This post was written by Greg McMillan, industry consultant, author of numerous process control books, 2010 ISA Life Achievement Award recipient and retired Senior Fellow from Solutia Inc. (now Eastman Chemical).

Communication from the temperature sensor to the control room should be designed to provide the greatest accessibility, flexibility, reliability, and accuracy. What was traditionally thought to be the least expensive solution has severe ramifications and hidden costs. Here we look at how the advent of smart transmitters and wireless communication has opened the door to better communication and a lower installed and life cycle cost and process performance improvements.

The most common process measurement rivaling or exceeding flow in the number of sensors in a process plant is temperature. Distillation columns may have four or more temperature sensors to find the best tray for temperature control and fluidized bed reactors may select the highest of 10 or more temperature sensors to deal with hot spots. In the past the most inexpensive hardware was used for the communication of the temperature to the control room not realizing the impact on measurement accuracy, noise, and reliability.

In fact early distributed control systems (DCS) were partly justified on the basis of eliminating the cost of temperature transmitters by wiring thermocouples (TCs) directly to a DCS TC input card that could handle 16 or 32 inputs. The results were disastrous in terms of introducing steps (analog to digital convertor noise) of 0.35 oF due to a 12 bit wide range input card and offset of 10 oF or more due to differences in sensors and lead wire errors. Noise from electromagnetic interference was prevalent. Derivative action could no longer be used and the PID gain had to be decreased. Column and reactor temperature errors and consequently composition errors caused poor process performance and off-spec product. In many cases, temperature setpoints were adjusted to compensate for the errors and a signal filter was added to reduce noise that increased the total loop dead time.


To be useful for control, safety, or monitoring applications, a temperature measurement signal must be communicated from the point of measurement to the control system of the process. The two most common ways are:

  • Transmitter – the sensor is wired a short distance to the transmitter or connected directly to the transmitter, where its signal is converted to a digital, 4-20 mA, or wireless signal. The converted signal output is then communicated to the control system through transmitter wire or a wireless network.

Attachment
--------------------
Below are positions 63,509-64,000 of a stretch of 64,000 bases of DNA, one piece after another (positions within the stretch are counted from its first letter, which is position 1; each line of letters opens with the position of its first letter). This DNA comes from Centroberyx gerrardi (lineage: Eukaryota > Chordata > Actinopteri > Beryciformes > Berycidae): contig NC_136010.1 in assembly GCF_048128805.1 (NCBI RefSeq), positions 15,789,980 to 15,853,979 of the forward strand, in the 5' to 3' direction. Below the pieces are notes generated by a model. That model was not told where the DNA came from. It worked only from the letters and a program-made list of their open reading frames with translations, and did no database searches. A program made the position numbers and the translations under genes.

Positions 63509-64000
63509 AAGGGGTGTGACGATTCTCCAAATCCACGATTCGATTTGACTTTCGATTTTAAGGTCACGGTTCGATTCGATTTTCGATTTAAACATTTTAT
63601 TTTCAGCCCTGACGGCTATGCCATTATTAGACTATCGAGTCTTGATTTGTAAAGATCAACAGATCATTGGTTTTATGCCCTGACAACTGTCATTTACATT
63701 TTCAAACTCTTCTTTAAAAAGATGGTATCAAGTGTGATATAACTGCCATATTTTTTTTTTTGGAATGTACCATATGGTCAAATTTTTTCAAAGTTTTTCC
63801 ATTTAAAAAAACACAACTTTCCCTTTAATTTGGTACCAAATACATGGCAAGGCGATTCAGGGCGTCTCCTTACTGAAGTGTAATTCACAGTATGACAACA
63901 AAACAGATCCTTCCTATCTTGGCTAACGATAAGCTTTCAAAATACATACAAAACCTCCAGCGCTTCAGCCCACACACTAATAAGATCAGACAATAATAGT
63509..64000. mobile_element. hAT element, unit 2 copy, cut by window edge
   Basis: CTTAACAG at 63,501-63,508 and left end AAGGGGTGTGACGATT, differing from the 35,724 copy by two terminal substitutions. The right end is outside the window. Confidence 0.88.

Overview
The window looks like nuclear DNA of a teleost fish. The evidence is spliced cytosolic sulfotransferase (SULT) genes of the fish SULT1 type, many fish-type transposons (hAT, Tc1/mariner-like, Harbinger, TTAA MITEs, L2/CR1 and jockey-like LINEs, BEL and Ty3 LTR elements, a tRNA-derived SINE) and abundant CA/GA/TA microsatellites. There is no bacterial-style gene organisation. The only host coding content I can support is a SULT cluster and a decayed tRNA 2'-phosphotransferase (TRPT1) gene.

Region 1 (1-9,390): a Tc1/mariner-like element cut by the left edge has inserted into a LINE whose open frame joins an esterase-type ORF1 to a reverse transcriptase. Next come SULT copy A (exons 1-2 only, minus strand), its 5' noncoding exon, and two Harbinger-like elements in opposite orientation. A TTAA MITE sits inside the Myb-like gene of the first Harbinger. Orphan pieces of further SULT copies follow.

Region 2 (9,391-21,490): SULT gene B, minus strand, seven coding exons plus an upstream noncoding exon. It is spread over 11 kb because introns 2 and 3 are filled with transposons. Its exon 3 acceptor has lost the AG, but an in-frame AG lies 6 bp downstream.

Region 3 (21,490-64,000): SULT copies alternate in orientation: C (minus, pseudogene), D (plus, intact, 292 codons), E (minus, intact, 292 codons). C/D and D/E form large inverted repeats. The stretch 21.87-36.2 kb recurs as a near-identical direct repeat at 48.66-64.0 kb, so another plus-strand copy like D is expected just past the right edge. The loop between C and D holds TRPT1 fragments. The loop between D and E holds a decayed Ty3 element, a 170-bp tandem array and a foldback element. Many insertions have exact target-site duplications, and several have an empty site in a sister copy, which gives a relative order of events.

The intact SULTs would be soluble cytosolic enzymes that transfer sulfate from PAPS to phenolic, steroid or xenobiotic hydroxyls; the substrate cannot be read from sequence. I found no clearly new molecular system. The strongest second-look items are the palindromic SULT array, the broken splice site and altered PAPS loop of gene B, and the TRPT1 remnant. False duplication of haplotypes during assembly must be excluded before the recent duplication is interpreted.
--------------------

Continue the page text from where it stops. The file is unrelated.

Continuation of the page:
•  Wired direct – the sensor’s lead wires are wired the entire distance to the control system. No signal conversion takes place along the route.

The benefits of using a temperature transmitter over wiring directly to thermocouple and RTD input cards of control system are:

  • A more robust signal is delivered – the 4–20 mA or digital signal output from the transmitter is much more robust than a sensor signal that is wired direct. Noise interference has less impact on 4–20 mA or digital signals.
  •  Measurement accuracy is optimal – Transmitters offer improved measurement accuracy over wiring direct. For example, sensors can be matched to transmitters (transmitter sensor matching), which improves the accuracy of the temperature measurement. The temperature span can be narrowed to match the process operating range (significant for older DCS with 12-bit input cards).
  •  Lower Installation and Maintenance Cost – Transmitter installation is often less expensive than wiring a sensor direct because of savings from cabling costs and installation (sensor wire, especially TC wire, is relatively expensive). Also, a robust signal and accurate measurements produce time and money savings through increased functionality and diagnostic capabilities of the transmitter.
  •  Better Process Performance – The greater accuracy and reliability and lower noise reduces process variability and increases on-stream time.

Insight: The use of transmitters instead of TC or RTD input cards is highly recommended to greatly improve accuracy and maintainability, by matching the calibration and nonlinearity compensation to sensor, narrowing the span, reducing noise, and offering diagnostics.

The use of digital communications allows the additional flexibility of using a single transmitter to make more than one temperature measurement and communicate these back to the control system. There are temperature devices designed to specifically take advantage of this capability, providing the ability to measure four, or eight, or potentially more individual temperatures. The most common communication techniques are the HART® (including WirelessHART™), FOUNDATION™ Fieldbus and Profibus PA standard protocols.

The reliability, security, and ease of setup of WirelessHART (Highway Addressable Remote Transducer) networks combined with increased battery life from new communication rules and PID enhancements have made wireless communication an excellent option. The temperature changes in most processes are quite slow, the refresh time can be set longer than for other types of loops, extending battery life. Also, the noise amplitude and period in temperature loops is usually quite small compared to other loops unless there are two phases (e.g., liquid and gas) or poor mixing (e.g., poor uniformity—increased variability due to insufficient agitation), decreasing the number of exception updates triggered by noise, which also extends battery life.

Technically advanced temperature communication can decrease installation costs and reduce errors and noise. The advent of the smart transmitter makes mounting the transmitter directly on the thermowell more attractive. The combination of integral mounting with the wireless option creates an incredible opportunity for process performance improvements. This post provides some general guidance. For more details including the equations to predict eight sources of measurement error see Greg McMillan’s ISA book Advanced Temperature Measurement and Control, Second Edition. To download a free 43-page excerpt from the book, click here.